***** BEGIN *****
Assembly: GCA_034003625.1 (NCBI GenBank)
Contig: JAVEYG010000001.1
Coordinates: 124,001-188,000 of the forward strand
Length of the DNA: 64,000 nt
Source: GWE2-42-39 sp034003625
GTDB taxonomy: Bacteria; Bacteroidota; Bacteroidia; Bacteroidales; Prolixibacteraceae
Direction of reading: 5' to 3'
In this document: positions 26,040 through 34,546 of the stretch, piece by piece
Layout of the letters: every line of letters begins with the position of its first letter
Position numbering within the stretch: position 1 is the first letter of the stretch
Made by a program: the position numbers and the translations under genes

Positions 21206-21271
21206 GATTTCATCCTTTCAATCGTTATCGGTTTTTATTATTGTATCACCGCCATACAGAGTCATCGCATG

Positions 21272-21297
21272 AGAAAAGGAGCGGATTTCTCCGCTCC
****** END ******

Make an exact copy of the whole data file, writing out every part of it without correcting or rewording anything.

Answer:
Assembly: GCA_034003625.1 (NCBI GenBank)
Contig: JAVEYG010000001.1
Coordinates: 124,001-188,000 of the forward strand
Length of the DNA: 64,000 nt
Source: GWE2-42-39 sp034003625
GTDB taxonomy: Bacteria; Bacteroidota; Bacteroidia; Bacteroidales; Prolixibacteraceae
Direction of reading: 5' to 3'
In this document: positions 26,040 through 34,546 of the stretch, piece by piece
Layout of the letters: every line of letters begins with the position of its first letter
Position numbering within the stretch: position 1 is the first letter of the stretch
Made by a program: the position numbers and the translations under genes

Positions 21206-21271
21206 GATTTCATCCTTTCAATCGTTATCGGTTTTTATTATTGTATCACCGCCATACAGAGTCATCGCATG

Positions 21272-21297
21272 AGAAAAGGAGCGGATTTCTCCGCTCC